Out of all the things we’ve lost this year, being able to sit in a crowded park while a band performs live and join in on the chorus, may be one of the small luxuries that many people can’t wait to feel again when life returns to normal. Music is a core part of our identity, it shapes and inspires us, and there’s an energy to it that is tangible when you’re in the middle of a like-minded swarm of people.
Airing your armpits to the beat of a rhythm, risking lifelong tinnitus, and dreading having to visit one of the portable toilets after eating overpriced festival food…rocking the Rabies and all that. Right now music festivals in the real world are a no-go, but in your living room? Fuser has you covered.
Fresh from the development labs of Harmonix, who know a thing or two about interactive rhythm, Fuser shines the spotlight not only on your ability to mix a record but on your ability to fuse the best parts of iconic music tracks from across the ages into pulse-pounding jams. Across a ten-hour campaign, you’re not just learning the intricacies of being a disc jockey in front of a crowd of thousands, you’re dropping sick beats that require actual technical know-how.
Mixing singles in queues, finding the perfect cadence in the BPM, and making certain that you don’t fumble your pick-ups. Mixing is done in the moment, and with a hundred tracks to choose from, the options seem endless. Each song has four core components: Red for vocals, green for bass/synth, yellow for lead instruments, and blue for drums.
By highlighting a component from each track and combining them, the fusion is unholy yet magical. Who would have thought that a mix of Rage Against the Machine’s vocals could mesh so well with Carly Rae Jepsen and Smash Mouth? How Fuser manages to consistently blend your choices together into legitimately catchy tracks is beyond me, but when you find that perfect quartet of music, shove it into a turntable blender, and blast it out to your adoring fans, the end result is an audio feast for the ages.
And that’s the core groove right there. You’re always on the hunt for that killer track, that compilation that sounds mad on paper, but has you raising your arms in the air when the beat lands. Short of a dodgy dude in the corner selling expired Ecstasy tablets, Fuser nails that festival sensation with its thrilling tempo.
How well your concert actually goes though comes down to how many points you can grab during mini-games that’ll erupt during your set. There’s no shortage of tasks that Fuser will throw at you, testing your newfound skills and slyly helping you polish them with these objectives, although some of these requests do hinder the overall flow of your creative output.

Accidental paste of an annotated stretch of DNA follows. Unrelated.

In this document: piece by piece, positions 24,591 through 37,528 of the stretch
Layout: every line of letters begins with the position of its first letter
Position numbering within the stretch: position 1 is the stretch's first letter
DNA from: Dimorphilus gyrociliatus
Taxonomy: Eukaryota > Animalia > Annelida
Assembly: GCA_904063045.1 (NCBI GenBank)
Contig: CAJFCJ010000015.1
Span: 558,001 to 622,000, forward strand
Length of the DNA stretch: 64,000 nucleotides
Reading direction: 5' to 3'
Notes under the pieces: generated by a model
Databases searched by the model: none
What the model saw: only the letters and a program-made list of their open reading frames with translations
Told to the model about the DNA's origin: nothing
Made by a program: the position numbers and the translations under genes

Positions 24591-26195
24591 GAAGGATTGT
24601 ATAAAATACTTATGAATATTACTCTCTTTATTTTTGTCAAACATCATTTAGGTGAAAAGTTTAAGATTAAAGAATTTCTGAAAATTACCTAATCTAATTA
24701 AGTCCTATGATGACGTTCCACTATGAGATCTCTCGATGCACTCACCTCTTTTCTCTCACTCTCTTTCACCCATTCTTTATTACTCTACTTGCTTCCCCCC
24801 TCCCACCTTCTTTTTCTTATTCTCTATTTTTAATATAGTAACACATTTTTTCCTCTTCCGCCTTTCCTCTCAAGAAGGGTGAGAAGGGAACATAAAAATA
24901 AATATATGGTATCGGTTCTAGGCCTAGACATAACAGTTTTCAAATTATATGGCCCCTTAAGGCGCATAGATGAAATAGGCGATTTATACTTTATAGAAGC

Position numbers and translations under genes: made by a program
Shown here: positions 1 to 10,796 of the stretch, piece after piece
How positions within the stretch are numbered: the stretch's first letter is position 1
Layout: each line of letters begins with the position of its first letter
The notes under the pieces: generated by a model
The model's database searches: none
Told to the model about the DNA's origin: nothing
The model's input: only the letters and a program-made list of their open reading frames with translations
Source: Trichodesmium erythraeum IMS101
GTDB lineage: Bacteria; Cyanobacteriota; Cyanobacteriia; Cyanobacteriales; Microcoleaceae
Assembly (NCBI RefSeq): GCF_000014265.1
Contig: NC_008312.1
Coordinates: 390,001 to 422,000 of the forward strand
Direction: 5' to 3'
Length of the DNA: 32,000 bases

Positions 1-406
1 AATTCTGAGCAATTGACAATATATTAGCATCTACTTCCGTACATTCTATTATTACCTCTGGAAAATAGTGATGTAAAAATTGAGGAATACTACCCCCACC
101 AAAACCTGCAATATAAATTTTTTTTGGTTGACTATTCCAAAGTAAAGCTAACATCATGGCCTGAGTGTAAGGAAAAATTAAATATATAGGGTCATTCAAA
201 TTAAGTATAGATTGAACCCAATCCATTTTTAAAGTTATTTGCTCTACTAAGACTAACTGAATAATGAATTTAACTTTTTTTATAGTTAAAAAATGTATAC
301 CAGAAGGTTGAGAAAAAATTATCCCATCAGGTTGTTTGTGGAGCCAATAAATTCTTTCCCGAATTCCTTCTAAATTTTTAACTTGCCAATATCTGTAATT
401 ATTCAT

Looping mechanics also felt like they could benefit from some more time in the design kiln, as this temperamental design required my sole attention whenever I attempted it. Considering that you have other functions and tasks on hand to focus on, that resulted in an unnecessary challenge creeping its way into Fuser and resulted in some god-awful cacophonies escaping from my deck.
If you want to take your creations online, Fuser’s social and multiplayer hubs are also pretty inviting. You can enter contests where votes will determine who has beats so sick that they should be sent to a hospital, while PVP points battles will see who has the best skills in harmonious battles that bring big deck energy to the stage.
Me though? I enjoyed the endless mode, where I could work my magic and experiment more with the music on offer. It was my trial and error lab, a sandbox where I could master my music and revisit interesting ideas that I never truly had time to perfect in the game’s campaign. Here I was at peace, building up to a glorious audio high and then dropping the bass in a moment of musical euphoria. Here, I was a thousand summers of top 40 hits, free-flowing from track to track and delivering good vibes to the people before me.
Moments like that have to be earned in Fuser, but when they do explode onto the scene, they’re cherished memories of style, colour, and audio bliss.
Last Updated: November 20, 2020